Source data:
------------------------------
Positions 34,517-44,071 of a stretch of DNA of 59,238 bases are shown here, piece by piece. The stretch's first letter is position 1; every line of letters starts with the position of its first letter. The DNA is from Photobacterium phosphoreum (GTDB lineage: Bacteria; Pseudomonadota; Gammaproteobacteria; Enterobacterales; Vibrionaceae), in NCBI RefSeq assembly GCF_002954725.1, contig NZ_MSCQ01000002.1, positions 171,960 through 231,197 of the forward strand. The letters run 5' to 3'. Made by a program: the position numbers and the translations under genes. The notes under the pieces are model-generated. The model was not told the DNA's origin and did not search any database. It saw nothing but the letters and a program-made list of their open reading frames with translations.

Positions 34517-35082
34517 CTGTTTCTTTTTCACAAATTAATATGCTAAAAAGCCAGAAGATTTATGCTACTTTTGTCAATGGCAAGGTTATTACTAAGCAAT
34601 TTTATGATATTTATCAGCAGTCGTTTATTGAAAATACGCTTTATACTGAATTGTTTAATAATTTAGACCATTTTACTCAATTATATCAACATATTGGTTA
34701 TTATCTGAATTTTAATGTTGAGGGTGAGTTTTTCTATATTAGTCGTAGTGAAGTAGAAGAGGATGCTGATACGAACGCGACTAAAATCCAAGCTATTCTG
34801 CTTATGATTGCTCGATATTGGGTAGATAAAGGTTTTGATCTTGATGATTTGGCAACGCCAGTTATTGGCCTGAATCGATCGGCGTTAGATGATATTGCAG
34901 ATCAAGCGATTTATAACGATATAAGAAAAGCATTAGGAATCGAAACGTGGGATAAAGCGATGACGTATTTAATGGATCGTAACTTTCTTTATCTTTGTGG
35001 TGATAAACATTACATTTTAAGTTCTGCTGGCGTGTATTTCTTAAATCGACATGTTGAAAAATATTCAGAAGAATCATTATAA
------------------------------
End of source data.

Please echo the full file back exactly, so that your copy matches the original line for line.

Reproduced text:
Positions 34,517-44,071 of a stretch of DNA of 59,238 bases are shown here, piece by piece. The stretch's first letter is position 1; every line of letters starts with the position of its first letter. The DNA is from Photobacterium phosphoreum (GTDB lineage: Bacteria; Pseudomonadota; Gammaproteobacteria; Enterobacterales; Vibrionaceae), in NCBI RefSeq assembly GCF_002954725.1, contig NZ_MSCQ01000002.1, positions 171,960 through 231,197 of the forward strand. The letters run 5' to 3'. Made by a program: the position numbers and the translations under genes. The notes under the pieces are model-generated. The model was not told the DNA's origin and did not search any database. It saw nothing but the letters and a program-made list of their open reading frames with translations.

Positions 34517-35082
34517 CTGTTTCTTTTTCACAAATTAATATGCTAAAAAGCCAGAAGATTTATGCTACTTTTGTCAATGGCAAGGTTATTACTAAGCAAT
34601 TTTATGATATTTATCAGCAGTCGTTTATTGAAAATACGCTTTATACTGAATTGTTTAATAATTTAGACCATTTTACTCAATTATATCAACATATTGGTTA
34701 TTATCTGAATTTTAATGTTGAGGGTGAGTTTTTCTATATTAGTCGTAGTGAAGTAGAAGAGGATGCTGATACGAACGCGACTAAAATCCAAGCTATTCTG
34801 CTTATGATTGCTCGATATTGGGTAGATAAAGGTTTTGATCTTGATGATTTGGCAACGCCAGTTATTGGCCTGAATCGATCGGCGTTAGATGATATTGCAG
34901 ATCAAGCGATTTATAACGATATAAGAAAAGCATTAGGAATCGAAACGTGGGATAAAGCGATGACGTATTTAATGGATCGTAACTTTCTTTATCTTTGTGG
35001 TGATAAACATTACATTTTAAGTTCTGCTGGCGTGTATTTCTTAAATCGACATGTTGAAAAATATTCAGAAGAATCATTATAA